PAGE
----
"Toward the end of the war, a practice developed in a number of localities of forcing contributions from people who had donated nothing to bounty funds*. The targets of the "raiding" were generally copperheads, who had defiantly condemned all bounty contributions. So serious a challenge to one's personal rights did this become that a law was introduced in the state senate to prohibit it. In the last month of the war, however, a "raiding" venture at Stow Corners in Summit County led to tragedy. The committee of Stow Township, badly in need of funds, on its own authority levied assessments on all people eligible for the draft as well as on all property owners. Most assessees paid the tax without protest, but a few absolutely refused to pay.
One of the non-payers was a well-to-do farmer, named William Graham, who lived a mile from Stow Corners. Graham was assessed $50.00 for his property; and his son, who was liable for the draft, was hit for another $10.00. On March 2, 1865, the committee called on Graham, who was working in his fields. One member was delegated to approach Graham; but, angry and armed, Graham ordered him away, firing a shot to enforce the order. Then, as a neighbor came rushing across the road to appease Graham, the latter moved along his property line to where the committee was standing, and killed two members with gun-blasts at point-blank range. Graham defied one and all to come and get him, and it was not until dusk that a posse finally cornered, wounded, and captured him."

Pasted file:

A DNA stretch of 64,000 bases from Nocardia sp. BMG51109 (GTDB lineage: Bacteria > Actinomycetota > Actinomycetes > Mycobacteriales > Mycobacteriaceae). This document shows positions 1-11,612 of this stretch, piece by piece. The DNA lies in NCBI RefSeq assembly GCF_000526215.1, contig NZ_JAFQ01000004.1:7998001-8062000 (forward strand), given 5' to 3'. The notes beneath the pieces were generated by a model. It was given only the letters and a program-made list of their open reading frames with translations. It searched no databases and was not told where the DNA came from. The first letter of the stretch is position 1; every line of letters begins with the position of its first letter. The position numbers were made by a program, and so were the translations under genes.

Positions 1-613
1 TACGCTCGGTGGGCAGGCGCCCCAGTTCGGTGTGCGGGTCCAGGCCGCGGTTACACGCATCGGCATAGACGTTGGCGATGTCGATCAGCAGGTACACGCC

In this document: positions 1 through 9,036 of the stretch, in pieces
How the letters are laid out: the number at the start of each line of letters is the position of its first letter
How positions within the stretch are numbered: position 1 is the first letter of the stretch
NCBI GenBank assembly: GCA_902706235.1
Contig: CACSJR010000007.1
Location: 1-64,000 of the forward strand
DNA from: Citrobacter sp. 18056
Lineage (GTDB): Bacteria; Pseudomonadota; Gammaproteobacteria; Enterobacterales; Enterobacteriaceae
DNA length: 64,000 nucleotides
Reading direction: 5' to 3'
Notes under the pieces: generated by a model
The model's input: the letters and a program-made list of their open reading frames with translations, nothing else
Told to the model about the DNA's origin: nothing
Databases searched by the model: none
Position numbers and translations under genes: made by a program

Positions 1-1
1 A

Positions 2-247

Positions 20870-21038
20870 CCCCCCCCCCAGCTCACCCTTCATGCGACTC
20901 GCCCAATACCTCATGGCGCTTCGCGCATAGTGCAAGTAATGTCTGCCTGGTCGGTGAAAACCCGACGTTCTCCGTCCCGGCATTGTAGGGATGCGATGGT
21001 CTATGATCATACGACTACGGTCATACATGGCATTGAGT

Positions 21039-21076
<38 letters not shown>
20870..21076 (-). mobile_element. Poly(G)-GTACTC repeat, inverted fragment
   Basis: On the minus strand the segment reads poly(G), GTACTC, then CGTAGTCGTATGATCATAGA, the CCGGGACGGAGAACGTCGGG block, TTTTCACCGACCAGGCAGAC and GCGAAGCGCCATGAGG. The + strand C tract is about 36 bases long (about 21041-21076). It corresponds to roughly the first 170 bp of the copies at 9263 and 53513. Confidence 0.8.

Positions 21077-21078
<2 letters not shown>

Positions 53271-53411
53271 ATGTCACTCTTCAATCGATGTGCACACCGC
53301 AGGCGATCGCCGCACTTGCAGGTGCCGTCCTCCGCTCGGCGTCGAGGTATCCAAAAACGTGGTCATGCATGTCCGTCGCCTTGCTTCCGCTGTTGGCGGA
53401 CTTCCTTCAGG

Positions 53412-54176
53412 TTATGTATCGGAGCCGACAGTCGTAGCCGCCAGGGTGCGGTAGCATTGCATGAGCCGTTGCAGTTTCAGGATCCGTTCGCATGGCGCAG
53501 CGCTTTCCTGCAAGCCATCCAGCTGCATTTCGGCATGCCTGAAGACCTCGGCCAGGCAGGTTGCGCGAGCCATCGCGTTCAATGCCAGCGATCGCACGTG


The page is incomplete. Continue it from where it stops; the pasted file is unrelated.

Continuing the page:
From "Ohio's Bounty System in the Civil War", a pamphlet by Eugene C. Murdock, The Ohio State University Press, 1963 (produced for the Ohio Civil War Centennial Committee). The original source was area newspapers, primarily the Summit County Beacon of March 9, 18, and 23, 1865.
*The bounty funds referred to here were set up to provide incentive payments for individuals to volunteer for military service. By the end of the war, men could sometimes be paid $800 or more for volunteering.
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Date last updated 08/22/98